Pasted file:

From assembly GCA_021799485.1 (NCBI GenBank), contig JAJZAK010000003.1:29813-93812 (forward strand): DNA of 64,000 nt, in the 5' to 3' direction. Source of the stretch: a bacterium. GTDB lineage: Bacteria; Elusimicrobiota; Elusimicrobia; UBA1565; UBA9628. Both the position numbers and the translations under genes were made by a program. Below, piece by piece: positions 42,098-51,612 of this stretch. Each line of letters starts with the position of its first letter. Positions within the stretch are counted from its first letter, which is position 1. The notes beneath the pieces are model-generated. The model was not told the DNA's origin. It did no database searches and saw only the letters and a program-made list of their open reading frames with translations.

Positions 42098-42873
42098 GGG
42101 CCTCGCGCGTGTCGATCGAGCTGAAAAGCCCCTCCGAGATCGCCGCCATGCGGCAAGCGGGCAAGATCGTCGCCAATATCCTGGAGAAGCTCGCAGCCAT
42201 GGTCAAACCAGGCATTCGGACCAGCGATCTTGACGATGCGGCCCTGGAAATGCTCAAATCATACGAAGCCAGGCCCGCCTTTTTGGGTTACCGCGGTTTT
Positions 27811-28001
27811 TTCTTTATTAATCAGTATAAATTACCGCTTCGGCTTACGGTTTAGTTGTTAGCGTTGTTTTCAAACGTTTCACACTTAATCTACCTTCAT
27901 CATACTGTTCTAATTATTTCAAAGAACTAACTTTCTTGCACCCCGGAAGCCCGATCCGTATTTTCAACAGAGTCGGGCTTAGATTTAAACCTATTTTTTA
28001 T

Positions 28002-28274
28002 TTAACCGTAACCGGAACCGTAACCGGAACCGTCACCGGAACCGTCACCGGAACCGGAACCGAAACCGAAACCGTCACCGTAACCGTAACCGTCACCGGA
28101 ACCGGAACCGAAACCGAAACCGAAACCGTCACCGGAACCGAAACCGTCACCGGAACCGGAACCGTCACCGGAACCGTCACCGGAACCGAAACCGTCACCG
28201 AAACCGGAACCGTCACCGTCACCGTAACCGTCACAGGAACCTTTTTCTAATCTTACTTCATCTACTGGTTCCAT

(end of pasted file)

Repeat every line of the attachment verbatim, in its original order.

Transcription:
From assembly GCA_021799485.1 (NCBI GenBank), contig JAJZAK010000003.1:29813-93812 (forward strand): DNA of 64,000 nt, in the 5' to 3' direction. Source of the stretch: a bacterium. GTDB lineage: Bacteria; Elusimicrobiota; Elusimicrobia; UBA1565; UBA9628. Both the position numbers and the translations under genes were made by a program. Below, piece by piece: positions 42,098-51,612 of this stretch. Each line of letters starts with the position of its first letter. Positions within the stretch are counted from its first letter, which is position 1. The notes beneath the pieces are model-generated. The model was not told the DNA's origin. It did no database searches and saw only the letters and a program-made list of their open reading frames with translations.

Positions 42098-42873
42098 GGG
42101 CCTCGCGCGTGTCGATCGAGCTGAAAAGCCCCTCCGAGATCGCCGCCATGCGGCAAGCGGGCAAGATCGTCGCCAATATCCTGGAGAAGCTCGCAGCCAT
42201 GGTCAAACCAGGCATTCGGACCAGCGATCTTGACGATGCGGCCCTGGAAATGCTCAAATCATACGAAGCCAGGCCCGCCTTTTTGGGTTACCGCGGTTTT
Positions 27811-28001
27811 TTCTTTATTAATCAGTATAAATTACCGCTTCGGCTTACGGTTTAGTTGTTAGCGTTGTTTTCAAACGTTTCACACTTAATCTACCTTCAT
27901 CATACTGTTCTAATTATTTCAAAGAACTAACTTTCTTGCACCCCGGAAGCCCGATCCGTATTTTCAACAGAGTCGGGCTTAGATTTAAACCTATTTTTTA
28001 T

Positions 28002-28274
28002 TTAACCGTAACCGGAACCGTAACCGGAACCGTCACCGGAACCGTCACCGGAACCGGAACCGAAACCGAAACCGTCACCGTAACCGTAACCGTCACCGGA
28101 ACCGGAACCGAAACCGAAACCGAAACCGTCACCGGAACCGAAACCGTCACCGGAACCGGAACCGTCACCGGAACCGTCACCGGAACCGAAACCGTCACCG
28201 AAACCGGAACCGTCACCGTCACCGTAACCGTCACAGGAACCTTTTTCTAATCTTACTTCATCTACTGGTTCCAT